Moot Points Notes from the Sarita Kenedy East Law Library Issue 20 March and April 2013

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Moot Points Notes from the Sarita Kenedy East Law Library Issue 20 March and April 2013


St. Mary's University School of Law, Sarita Kenedy East Law Library


Director's Message; Meet Fang Wang New Reference and Special Collections Librarian; Recent Faculty Publications; Apps for Law Practice: Beware the Mobile Optimized Website; Neighborhood Dining Simi's Indian Cuisine; Educational Resource Classes; New Acqui


Sarita Kenedy East Law Library


St. Mary's University School of Law San Antonio Texas, St. Mary's University School of Law, Sarita Kenedy Law Library




Bob Hu, Liana Morales, Wilhelmina Randtke, Brian Detweiler, Mario Leyva


Created by the Sarita Kenedy East Law Library at St. Mary's University in San Antonio Texas


Moot Points: Notes from the Sarita Kenedy East Law Library











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March/April 2013 • Issue 20

Connecting people to information: Access, Educate, Empower

Inside this issue:
Q&A with Fang Wang
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Director’s Message

Recent Faculty Publications
Apps for Law Practice Lunch Break Schedule of Events


Educational Resource Classes 5

New Legal Fiction Featured Non Fiction Popular Reading Review Library By the Numbers Renewals & Fines Policy New in the Stacks Featured DVD

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Hello! A lot is happening in the law library. In this issue, you will read about our newly hired librarian - Ms. Fang Wang, who came from Texas Tech law school and will be responsible for managing and promoting the special collections of the library. Over the last few years, the library has gradually expanded to develop special collections, such as Popular Readings on lawyers and judges, Movies on DVDs based on a legal theme, and Legal Fictions featuring the major authors in the nation. More collections of a special theme may be added later on. I hope that these materials will enrich our resources for students and the faculty to use. You will also notice in this issue that the librarians are offering two workshops this spring – the first on March 21 (Cost Effective Legal Research) and the second on April 1 (Collecting and Preserving Online Evidence). The librarians offering these workshops are trained in both law and information science, and their presentations will help you develop new knowledge and skills of competency for legal research. All are offered free of charge. I hope many will take advantage of these seminars. Adding resources to the library on a constant basis, and offering help on how to do research. Above all, we are committed to providing the best service to students and the faculty. If you have a comment or suggestion, please email me at Thank you. — Bob Hu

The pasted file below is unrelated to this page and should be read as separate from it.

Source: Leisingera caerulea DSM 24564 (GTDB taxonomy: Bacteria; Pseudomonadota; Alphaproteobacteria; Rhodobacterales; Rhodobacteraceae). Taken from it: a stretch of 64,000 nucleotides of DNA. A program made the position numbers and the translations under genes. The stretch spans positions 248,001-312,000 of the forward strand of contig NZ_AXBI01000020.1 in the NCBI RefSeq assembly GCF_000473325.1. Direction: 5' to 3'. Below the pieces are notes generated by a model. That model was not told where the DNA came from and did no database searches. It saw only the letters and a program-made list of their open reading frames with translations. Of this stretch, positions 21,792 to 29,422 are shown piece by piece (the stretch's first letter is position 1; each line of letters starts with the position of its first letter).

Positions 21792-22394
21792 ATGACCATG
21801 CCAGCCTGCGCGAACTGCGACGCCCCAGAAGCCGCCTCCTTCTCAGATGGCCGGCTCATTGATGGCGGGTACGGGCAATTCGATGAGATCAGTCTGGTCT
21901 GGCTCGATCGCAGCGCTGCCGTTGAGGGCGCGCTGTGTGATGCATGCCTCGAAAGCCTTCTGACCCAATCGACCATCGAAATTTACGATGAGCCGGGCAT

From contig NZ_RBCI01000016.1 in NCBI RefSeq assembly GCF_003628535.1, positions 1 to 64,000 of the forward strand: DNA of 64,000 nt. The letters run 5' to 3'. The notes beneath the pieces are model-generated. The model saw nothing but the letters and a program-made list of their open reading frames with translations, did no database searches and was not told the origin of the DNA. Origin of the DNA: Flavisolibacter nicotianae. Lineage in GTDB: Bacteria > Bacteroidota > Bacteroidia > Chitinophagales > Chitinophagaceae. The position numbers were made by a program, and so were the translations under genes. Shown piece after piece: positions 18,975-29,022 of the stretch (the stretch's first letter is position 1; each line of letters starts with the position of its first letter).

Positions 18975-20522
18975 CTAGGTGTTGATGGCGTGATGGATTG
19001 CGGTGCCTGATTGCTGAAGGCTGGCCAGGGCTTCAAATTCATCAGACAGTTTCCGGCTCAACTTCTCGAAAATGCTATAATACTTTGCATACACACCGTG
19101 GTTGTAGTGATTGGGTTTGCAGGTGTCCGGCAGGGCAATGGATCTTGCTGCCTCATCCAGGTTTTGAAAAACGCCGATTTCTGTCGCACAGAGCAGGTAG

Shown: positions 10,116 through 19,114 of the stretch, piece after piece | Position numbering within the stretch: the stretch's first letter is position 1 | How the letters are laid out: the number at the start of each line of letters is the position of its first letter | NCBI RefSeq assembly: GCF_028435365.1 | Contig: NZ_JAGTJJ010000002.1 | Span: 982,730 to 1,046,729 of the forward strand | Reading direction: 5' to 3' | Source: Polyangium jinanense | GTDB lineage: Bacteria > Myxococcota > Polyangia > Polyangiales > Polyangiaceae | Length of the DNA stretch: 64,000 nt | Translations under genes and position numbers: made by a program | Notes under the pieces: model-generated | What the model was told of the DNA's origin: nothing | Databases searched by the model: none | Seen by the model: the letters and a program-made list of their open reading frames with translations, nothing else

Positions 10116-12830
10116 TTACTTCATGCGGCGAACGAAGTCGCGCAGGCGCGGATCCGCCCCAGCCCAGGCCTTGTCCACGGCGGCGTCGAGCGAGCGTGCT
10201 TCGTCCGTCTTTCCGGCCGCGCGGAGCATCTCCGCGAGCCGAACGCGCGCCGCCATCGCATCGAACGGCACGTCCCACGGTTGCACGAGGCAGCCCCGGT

Library Hours
Monday-Thursday 7am—12am Friday 7am—10pm Saturday 9am—10pm Sunday 10am—12am

View our monthly calendars on our website: law/library.

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Meet Fang Wang — New Reference and Special Collections Librarian
By Liana Morales, Library Assistant Fang Wang joined St. Mary’s University Law Library in February as our new Reference and Special Collections Librarian. I asked her a few questions to let readers know a little more about her and her work here at St. Mary’s. Q: What are some of the things that interest you about law librarianship? A: I’ve always been interested in information services. I enjoy being in an academic environment and I like to help people with their research needs. The research aspect interests me because it gives me the opportunity to interact with and help the faculty, students, attorneys, and pro se patrons who visit the library. Various digital projects and special collections add an interesting dynamic to my job as well. school and the university community. I would also like to work on reorganizing and revamping the reference collecQ: Tell us about your interest with special collections. tion. A: I want to help patrons discover these materials because many times they are underutilized. There are many research Q: What do you like to do for fun? opportunities with special collections, especially with what A: Well, I’m a foodie and consider myself a fashionista. I we have in the Rare Book Room. It is important to preserve like trying all kinds of different foods and I also keep a these valuable materials for the future. I have a strong inter- fashion blog. I like to try out different types of food whenest in global access for special collections, which can be pro- ever possible. Chinese, Japanese, Thai, Filipino, Vietnamese, vided by efficient digitization. Indian, Moroccan, Peruvian are all the different cuisines I have tried since I moved here. I’m new to San Antonio and Q: Can you talk about some of your plans for the Rare Book there is still a lot more to try and discover. I also enjoy visitRoom? A: I am currently working on an archival donation from law ing gardens and contemporary art museums, and traveling. professor Carlos Cadena, who taught at the law school from Fang Wang is our Reference and Special Collections Librarian. 1952-1954 and 1961-1965. He was also a city attorney You may reach her at 436-3435 ext. 1366 or by email, and chief justice of the Fourth Court of Civil Appeals. I am in the process of organizing these donated materials for researchers. Some of my other plans include organizing the rare book collection, and marketing the collection to the law

Recent Faculty Publications